Problems:

  1. Detroit (also known as Motor City) is where the automobile industry was built ( Ford, GM, Chrysler etc) but all those giants left the city years ago = no jobs
  2. Detroit was built around large highways, roads, and for cars. But with no jobs people can’t buy cars. And because its a city built for cars, guess what? There’s no reliable public transportation.
  3. The suburbs was where the party was at in the 1950’s. Only people with jobs and enough money could afford to live there (predominantly caucasian residents) while poor people were economically exiled from the suburbs and could only afford to live in downtown detroit (predominantly African American residents). This created a phenomenon known as chocholate cities and vanilla suburbs. The phenomena was consolidated by the infamous 8 mile line, a line that to this day points to the strong racism that is left over. 
  4. Detroit is a sprawling city (like LA). It was purposefully built that big for all the 2 million people that filled up all the city in the 50’s, but today only 800,000 people occupy the sprawling space. That means there’s no living density.
  5. Bottom line what remains of the city is a 32% rate of unemployment, high levels of crime,  economic segregation, racial segregation and no reliable public transportation.

Solutions:

  1. No jobs solution: there is a lot of support for entrepreneurship and for small businesses that are popping up throughout the city.
  2. No public transportation: there is a light rail project the city is planning that will facilitate transportation from the suburbs into the city.
  3. Racism: there’s plan to improve education and to increase living densities so there is a build up of trust amongst the city’s residents.
  4. No density: they’re planning to divide Detroit into five “cities” or “villages” (kinda like Manhattan, Brooklyn, the Bronx, and Queens) to make people live in closer quarters, and all the space in between will be green space. Which would make Detroit the first green city!
  5. Bottom line: the residents of Detroit are doing everything they can to improve their city–whether that’s through planting community gardens, small businesses, or talking to strangers visiting Detroit and telling them of all the great things going on–they’re doing their part. There’s a ton of hope for what Detorit can be, the people are wonderful, there’s a ton of space, and land is cheap. Opportunities are endless.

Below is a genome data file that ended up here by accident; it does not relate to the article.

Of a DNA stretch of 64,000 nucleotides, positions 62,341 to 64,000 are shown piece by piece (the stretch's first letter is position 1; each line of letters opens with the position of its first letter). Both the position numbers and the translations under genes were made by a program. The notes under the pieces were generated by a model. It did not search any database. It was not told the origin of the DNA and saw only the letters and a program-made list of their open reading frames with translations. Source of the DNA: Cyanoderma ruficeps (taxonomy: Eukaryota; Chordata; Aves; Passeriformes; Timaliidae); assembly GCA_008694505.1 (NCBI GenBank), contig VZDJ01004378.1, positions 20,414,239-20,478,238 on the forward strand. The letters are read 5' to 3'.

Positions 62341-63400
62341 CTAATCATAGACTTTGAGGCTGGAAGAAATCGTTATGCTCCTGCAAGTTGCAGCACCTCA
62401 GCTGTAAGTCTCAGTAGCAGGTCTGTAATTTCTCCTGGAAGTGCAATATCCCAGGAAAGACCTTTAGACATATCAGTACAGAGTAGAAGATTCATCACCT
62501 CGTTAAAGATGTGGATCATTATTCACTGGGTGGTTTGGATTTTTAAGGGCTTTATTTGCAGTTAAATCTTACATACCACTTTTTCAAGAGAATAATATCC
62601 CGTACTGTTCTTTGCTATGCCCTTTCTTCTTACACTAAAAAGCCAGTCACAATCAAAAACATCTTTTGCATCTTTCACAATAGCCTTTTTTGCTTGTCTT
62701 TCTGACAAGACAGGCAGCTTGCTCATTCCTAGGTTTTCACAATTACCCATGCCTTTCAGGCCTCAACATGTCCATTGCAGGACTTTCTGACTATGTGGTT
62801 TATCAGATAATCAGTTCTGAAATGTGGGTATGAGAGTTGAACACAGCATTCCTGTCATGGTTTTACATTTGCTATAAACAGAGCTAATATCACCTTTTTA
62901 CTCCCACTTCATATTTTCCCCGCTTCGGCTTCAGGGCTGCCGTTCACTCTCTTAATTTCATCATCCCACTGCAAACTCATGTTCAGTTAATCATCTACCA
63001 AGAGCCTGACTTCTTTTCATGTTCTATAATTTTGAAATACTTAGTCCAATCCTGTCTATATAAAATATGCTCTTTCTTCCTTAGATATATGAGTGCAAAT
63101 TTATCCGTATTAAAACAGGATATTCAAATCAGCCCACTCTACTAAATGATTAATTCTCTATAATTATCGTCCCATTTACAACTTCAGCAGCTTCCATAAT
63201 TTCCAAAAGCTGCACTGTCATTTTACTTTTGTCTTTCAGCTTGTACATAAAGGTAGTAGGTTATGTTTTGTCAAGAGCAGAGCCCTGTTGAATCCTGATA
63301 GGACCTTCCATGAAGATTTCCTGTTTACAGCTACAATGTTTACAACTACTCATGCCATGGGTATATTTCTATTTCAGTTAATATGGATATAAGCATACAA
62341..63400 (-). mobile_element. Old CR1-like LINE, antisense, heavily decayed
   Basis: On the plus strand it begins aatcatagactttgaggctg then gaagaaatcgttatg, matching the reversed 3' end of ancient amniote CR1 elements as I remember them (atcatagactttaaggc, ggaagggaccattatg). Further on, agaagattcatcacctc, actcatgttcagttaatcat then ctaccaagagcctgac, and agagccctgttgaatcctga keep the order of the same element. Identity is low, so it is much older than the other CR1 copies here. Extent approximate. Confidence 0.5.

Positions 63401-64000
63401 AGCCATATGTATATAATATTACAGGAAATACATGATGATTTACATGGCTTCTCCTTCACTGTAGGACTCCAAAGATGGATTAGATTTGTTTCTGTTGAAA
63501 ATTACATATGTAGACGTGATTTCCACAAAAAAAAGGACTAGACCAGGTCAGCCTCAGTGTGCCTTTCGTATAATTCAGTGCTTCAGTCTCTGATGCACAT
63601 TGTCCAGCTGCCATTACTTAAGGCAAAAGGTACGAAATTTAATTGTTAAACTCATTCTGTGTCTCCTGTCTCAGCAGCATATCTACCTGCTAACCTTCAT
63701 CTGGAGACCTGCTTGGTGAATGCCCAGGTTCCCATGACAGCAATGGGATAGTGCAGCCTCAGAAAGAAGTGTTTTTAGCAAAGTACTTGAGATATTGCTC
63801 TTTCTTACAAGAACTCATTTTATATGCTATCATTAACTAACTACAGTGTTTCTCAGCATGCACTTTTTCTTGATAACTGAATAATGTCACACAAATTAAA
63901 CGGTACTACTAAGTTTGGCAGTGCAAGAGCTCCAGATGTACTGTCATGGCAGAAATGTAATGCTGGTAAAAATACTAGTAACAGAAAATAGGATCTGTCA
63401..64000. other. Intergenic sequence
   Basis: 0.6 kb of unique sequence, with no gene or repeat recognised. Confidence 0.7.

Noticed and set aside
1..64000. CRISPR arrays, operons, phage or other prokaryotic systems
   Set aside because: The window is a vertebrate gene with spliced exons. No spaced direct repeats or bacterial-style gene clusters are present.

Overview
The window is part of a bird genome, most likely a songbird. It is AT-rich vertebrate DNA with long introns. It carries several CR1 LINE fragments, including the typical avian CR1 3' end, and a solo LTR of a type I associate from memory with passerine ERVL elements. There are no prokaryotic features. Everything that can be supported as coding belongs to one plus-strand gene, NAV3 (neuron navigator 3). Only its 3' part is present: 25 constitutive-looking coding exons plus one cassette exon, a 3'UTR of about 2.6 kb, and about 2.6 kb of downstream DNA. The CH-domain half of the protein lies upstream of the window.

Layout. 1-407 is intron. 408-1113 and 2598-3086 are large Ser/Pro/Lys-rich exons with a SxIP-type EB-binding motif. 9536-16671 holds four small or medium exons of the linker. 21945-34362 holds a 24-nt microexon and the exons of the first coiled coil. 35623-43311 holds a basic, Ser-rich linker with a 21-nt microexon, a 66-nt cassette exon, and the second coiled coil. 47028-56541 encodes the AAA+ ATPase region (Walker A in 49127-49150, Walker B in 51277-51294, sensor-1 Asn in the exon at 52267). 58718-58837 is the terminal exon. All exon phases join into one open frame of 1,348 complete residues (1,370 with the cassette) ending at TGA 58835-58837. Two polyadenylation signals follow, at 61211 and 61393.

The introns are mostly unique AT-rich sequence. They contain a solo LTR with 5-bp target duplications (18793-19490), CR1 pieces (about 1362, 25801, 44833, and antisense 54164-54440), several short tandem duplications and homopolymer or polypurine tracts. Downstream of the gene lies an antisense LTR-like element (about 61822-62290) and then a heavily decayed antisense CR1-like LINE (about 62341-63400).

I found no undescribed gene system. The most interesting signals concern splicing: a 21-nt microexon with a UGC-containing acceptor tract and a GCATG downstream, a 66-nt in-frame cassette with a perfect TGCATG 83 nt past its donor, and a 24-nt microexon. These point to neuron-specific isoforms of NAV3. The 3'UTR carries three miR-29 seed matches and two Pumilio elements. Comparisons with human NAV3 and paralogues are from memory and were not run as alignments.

My stay in Detroit has ended, tomorrow I leave for Sao Paulo where I hope to meet more great people, find awesome food, and learn more about another cool city.

Brazil here I come.

This post was originally submitted as a final essay on the history of women’s liberation through fashion throughout the progressive era (1900-1920). For questions on sources quoted or used ask Natalia!

  In all societies the body is dressed and shaped to reflect a cultural understanding of what a body should look like and how it must be covered or left exposed. Clothing is so much a part of our living and our culture that we use it to define ourselves within the contexts of our society as a reflection of our agreement or dissent to cultural values, as reflected through dress.

It tends to be the rule, rather than the exception that forms of dress will change to reflect a culture’s value system at a slow, conservative pace. However, the Progressive Era is certainly an exception to this rule. Throughout the years of 1900 to 1920 women’s dress progressed at a greater pace than it had changed throughout the whole19th century. This essay explores the changes in women’s apparel throughout the Progressive Era, mainly focusing on the parallel relationship between women’s dress and their liberation during these years. Contrary to popular conception, I argue that women’s apparel reform throughout the progressive era moved mostly parallel to women’s progressive movements, meaning dress reform was not directly influenced by women’s movements so much as it was by three other social movements. Ultimately I propose that the changes in women’s dress reform during these years—largely influenced because of new artistic trends, urbanization, and scientific discoveries—allowed for increased control over a woman’s own body and her decision to decide what to wear on the basis of her judgments and preferences.